When a loved one is in recovery, you can feel like life just stops for a moment. The relationship may be familial, friendly, or an intimate partner but distrust and hurt can linger on both sides regardless of the type of relationship. Finding proactive steps to improve the relationship can really benefit both people, now and in the long run.
Trying to improve a relationship that has been toxic or unhealthy for a period of time may feel challenging to do but it is necessary if you are to find serenity and be at peace. Here are five things you can now that might help improve the relationship:
Repair of broken relationships harmed by substance abuse takes time. Get educated about addiction, the causes, triggers, and treatment. This will help you focus on what the other person is experiencing and why recovery is necessary. Be open to learning and accepting new things. Ultimately, you must learn to understand how the brain is involved in addiction. This will play a big part in building compassion for that person’s condition and situation, even in the midst of anger and other hurt feelings.
Relationships are all about communication. Unfortunately, your relationship probably feels so difficult because of the hurt suffered and it may be too soon to try and make amends. You will have to start somewhere and it often helps to be honest and tactful in communication regarding how you felt you were wronged and how you want to get back to a healthy relationship.
Patience is the only way through this. Otherwise, your high expectations can lead to disappointment. When the other person is ready, they will come to you and work to make amends. Consider your wants, desires, and goals for this relationship. A person in recovery moves at their own pace and sometimes you just need to accept it may not be what it once was, now, or even further down the road. Give it time to see where it goes.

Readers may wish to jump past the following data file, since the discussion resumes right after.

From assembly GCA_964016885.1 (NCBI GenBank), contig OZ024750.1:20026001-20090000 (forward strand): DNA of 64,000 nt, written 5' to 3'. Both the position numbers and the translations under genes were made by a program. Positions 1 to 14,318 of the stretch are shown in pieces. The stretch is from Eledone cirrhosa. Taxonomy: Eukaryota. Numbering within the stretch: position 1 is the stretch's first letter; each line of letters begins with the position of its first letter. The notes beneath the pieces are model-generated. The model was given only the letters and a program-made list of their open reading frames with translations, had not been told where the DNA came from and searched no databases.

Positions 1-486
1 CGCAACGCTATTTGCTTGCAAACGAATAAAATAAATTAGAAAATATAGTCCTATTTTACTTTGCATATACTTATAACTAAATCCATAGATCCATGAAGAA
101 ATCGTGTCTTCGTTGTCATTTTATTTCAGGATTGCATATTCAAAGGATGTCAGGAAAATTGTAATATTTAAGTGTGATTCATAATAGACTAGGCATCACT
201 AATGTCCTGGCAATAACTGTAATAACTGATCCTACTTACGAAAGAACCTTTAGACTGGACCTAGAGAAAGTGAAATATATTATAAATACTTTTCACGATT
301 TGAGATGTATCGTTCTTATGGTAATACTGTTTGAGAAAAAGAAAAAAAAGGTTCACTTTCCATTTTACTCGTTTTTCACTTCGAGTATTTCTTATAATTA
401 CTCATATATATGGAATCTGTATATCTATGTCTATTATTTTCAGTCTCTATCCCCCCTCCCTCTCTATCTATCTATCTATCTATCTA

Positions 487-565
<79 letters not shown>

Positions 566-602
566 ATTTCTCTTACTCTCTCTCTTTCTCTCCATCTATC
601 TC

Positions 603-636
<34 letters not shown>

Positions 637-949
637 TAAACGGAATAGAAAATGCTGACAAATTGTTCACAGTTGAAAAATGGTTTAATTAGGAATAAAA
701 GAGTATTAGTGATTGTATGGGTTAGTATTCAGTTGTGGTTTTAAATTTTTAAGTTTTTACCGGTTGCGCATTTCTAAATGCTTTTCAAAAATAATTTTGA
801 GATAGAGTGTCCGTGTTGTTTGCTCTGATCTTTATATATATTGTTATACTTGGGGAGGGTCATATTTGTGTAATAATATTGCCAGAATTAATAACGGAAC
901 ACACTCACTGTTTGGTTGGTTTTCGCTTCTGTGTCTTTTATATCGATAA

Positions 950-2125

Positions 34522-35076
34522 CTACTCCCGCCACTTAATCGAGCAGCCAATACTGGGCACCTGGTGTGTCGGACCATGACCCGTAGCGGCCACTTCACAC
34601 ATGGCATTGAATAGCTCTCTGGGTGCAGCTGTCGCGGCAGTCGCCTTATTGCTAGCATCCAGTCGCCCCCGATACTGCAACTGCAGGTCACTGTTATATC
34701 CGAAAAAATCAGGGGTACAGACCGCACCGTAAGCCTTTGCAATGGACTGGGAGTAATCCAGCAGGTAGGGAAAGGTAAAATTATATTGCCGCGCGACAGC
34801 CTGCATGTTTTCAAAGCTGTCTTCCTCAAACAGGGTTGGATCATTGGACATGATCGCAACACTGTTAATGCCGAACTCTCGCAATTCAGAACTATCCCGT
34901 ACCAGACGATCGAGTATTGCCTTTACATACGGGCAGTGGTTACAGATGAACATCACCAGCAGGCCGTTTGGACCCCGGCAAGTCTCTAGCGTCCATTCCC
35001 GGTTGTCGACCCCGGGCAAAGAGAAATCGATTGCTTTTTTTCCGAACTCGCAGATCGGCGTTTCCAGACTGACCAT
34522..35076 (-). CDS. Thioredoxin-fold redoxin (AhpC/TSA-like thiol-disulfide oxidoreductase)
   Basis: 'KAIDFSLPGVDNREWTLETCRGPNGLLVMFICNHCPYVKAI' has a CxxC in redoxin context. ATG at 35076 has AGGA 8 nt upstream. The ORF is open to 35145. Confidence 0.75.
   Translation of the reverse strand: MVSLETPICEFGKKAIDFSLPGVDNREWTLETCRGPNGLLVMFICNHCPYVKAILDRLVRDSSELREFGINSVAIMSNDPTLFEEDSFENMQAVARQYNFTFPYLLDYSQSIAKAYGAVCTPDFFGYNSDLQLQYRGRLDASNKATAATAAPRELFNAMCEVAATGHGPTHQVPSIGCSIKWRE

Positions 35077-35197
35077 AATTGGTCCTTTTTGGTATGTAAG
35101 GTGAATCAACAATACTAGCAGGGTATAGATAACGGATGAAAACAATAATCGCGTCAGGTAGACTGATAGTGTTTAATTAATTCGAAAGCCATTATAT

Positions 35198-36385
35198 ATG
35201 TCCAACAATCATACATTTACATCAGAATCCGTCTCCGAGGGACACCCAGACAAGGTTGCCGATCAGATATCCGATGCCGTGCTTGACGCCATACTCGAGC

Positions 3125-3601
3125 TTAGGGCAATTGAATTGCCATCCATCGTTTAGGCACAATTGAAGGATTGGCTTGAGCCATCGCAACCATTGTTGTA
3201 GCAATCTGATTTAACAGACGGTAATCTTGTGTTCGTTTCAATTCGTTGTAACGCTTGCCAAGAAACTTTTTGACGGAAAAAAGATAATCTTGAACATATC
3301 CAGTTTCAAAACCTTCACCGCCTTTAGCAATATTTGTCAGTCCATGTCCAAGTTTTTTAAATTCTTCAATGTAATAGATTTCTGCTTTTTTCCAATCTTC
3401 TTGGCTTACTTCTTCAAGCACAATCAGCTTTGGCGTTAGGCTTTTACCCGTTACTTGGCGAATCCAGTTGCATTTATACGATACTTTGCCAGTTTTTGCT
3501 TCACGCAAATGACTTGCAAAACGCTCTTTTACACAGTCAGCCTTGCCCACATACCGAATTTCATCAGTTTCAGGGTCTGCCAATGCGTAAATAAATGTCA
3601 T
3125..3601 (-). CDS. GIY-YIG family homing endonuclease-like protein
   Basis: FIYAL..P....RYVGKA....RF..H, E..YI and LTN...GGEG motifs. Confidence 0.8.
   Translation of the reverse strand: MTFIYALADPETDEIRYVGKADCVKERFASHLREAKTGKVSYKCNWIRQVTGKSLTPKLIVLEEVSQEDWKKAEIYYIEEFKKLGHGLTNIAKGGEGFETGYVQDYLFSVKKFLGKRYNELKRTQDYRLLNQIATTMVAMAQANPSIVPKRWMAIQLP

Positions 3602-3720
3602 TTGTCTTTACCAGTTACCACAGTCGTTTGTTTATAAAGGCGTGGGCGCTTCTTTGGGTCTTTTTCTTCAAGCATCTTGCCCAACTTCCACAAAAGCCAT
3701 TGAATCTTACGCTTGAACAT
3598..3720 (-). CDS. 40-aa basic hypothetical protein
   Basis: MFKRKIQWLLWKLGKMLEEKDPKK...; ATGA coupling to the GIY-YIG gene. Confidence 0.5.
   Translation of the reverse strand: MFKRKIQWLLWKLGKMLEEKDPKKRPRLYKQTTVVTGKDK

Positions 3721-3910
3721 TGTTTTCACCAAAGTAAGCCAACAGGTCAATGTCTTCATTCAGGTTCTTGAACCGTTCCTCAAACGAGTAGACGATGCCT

When the loved one is recovering at home, be sure to welcome and congratulate them but give lots of space. It is a difficult time of transition for everyone. Years of hurt don’t evaporate overnight. Outside help is available for family, couples, and individual counseling to get through it.
Offer support to the recovering loved one. This does not mean surrender integrity, desires, or views. Go to support group meetings, recovery, and other places to get what you need. Honesty is key so you can rediscover what you value about them and acknowledge the challenges. Don’t expect perfection. Mistakes happen and it takes time to make amends. Stay focused on letting go of enabling behaviors and remain positive. If things are meant to improve, they will, but only if both parties are willing to make the effort.
Oceanfront cannot help you mend your broken relationship but we can help you start putting the pieces of your life together, one day at a time. It takes patience but we are here to help you every step of the way with our programs and services designed with you in mind. Call us to find out how we can help you get back to where you want to be in recovery. 877-279-1777